From experiencing both sides of the rejection process, I know that they are not easy to give or receive. I’ve written some short stories that I felt were pretty good and they have been knocked back by magazine after magazine. Now, after being heavily involved in Firewords, the reasons for some of our rejections led to our previous blog, ‘Why Your Rejection Letter Means Nothing’. This might help you understand where journals come from when they decide not to publish, but today I’m interested in what you can do with this information and how you can use it when moving forward.
There are two types of rejections usually given: those containing feedback (both with suggestions and current strengths) and, more commonly, those where no feedback is given.
Where feedback is provided, please, please, please use it as a tool to help your creative process. You have been given an insight into an editor’s thinking. Remember that it is just a subjective opinion from someone in ‘the business’ and treat it as such, but don’t turn a blind eye to it. You don’t have to accept all of the constructive criticism given, but it will be the genuine opinion of the editor, based on years of experience and expertise. At Firewords, we do often give feedback to pieces that have come close to publication; it is not an indication of weakness but just a positive way to move forwards.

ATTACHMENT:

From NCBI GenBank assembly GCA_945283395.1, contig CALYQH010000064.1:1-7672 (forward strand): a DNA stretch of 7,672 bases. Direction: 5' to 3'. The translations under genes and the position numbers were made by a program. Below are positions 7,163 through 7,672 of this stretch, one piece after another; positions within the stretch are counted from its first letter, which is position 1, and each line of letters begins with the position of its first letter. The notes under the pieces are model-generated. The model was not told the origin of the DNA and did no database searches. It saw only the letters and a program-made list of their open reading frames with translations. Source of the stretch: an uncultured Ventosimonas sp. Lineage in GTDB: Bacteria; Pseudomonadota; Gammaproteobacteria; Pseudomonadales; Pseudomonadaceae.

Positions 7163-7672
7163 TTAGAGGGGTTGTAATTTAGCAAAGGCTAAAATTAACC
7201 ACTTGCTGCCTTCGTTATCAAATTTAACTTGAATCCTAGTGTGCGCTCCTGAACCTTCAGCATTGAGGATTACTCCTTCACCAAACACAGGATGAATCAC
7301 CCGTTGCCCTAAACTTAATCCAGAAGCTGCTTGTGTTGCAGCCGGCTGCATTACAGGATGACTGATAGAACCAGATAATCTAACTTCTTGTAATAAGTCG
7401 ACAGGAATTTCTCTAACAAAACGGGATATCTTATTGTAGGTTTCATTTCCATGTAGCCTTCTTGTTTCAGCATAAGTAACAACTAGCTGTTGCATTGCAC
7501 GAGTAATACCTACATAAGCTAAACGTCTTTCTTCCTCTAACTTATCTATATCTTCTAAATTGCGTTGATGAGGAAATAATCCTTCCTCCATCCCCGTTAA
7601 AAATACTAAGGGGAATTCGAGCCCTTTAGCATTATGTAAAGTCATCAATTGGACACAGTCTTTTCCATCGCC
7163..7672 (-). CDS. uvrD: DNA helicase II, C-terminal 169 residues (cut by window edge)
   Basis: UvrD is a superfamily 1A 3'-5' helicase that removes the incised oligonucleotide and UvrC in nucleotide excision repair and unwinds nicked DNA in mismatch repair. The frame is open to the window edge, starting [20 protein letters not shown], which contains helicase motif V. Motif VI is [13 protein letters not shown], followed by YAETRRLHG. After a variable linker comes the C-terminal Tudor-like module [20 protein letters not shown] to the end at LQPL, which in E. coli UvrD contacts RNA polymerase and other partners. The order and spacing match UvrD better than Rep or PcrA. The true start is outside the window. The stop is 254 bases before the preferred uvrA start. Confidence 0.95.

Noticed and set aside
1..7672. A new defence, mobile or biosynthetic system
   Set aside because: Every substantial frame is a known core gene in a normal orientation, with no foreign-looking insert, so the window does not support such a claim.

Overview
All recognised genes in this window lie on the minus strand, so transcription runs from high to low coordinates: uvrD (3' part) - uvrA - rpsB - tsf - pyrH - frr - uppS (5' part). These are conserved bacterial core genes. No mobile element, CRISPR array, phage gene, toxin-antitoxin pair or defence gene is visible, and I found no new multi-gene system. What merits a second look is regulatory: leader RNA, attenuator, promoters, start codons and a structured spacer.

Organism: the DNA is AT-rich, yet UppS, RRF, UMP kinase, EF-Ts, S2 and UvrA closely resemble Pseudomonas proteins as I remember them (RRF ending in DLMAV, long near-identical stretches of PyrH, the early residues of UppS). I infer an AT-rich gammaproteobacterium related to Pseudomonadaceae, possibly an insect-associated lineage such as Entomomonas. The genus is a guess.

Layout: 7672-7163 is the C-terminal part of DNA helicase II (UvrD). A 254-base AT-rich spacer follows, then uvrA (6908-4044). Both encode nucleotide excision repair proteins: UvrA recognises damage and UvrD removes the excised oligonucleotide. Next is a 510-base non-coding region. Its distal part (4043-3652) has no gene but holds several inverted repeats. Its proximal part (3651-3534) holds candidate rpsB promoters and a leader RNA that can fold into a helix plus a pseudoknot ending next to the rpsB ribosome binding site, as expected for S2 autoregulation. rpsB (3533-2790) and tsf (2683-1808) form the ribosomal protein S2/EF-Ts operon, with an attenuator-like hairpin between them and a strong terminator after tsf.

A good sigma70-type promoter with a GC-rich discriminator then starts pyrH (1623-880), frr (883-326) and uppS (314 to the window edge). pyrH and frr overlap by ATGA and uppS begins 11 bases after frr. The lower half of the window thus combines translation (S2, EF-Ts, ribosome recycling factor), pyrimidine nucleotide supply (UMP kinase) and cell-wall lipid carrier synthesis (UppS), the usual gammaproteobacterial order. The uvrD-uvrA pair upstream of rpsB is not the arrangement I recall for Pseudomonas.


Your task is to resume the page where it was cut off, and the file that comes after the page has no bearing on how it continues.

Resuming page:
In rejections where no feedback is given, it’s easy to feel you have gained nothing from the rejection. But there is one thing you now know: that particular story wasn’t right for that particular magazine. It may have been a near miss or perhaps it was way off target. Either way, here are two positive next steps: 1, do more research into that particular magazine and find out what kind of work they do publish, or 2, research other magazines and find one that is more suited to that particular story. Research is vital when choosing where and what to submit next.
Remember, responding to a rejection by emailing the publisher with anything more than a polite ‘Thank for you for your consideration’, is never a good idea, especially if you are trying to convince them that they’re wrong. Of course you will feel disappointed and maybe even angry, but it is much better to deal with this privately and come back fighting next time.
So, what’s the secret to turning a rejection into an acceptance? Okay, the title of this article is a bit misleading. There is no secret other than perseverance. But if you can gain something from each rejection and realise it isn’t a failure, you are one step closer to acceptance.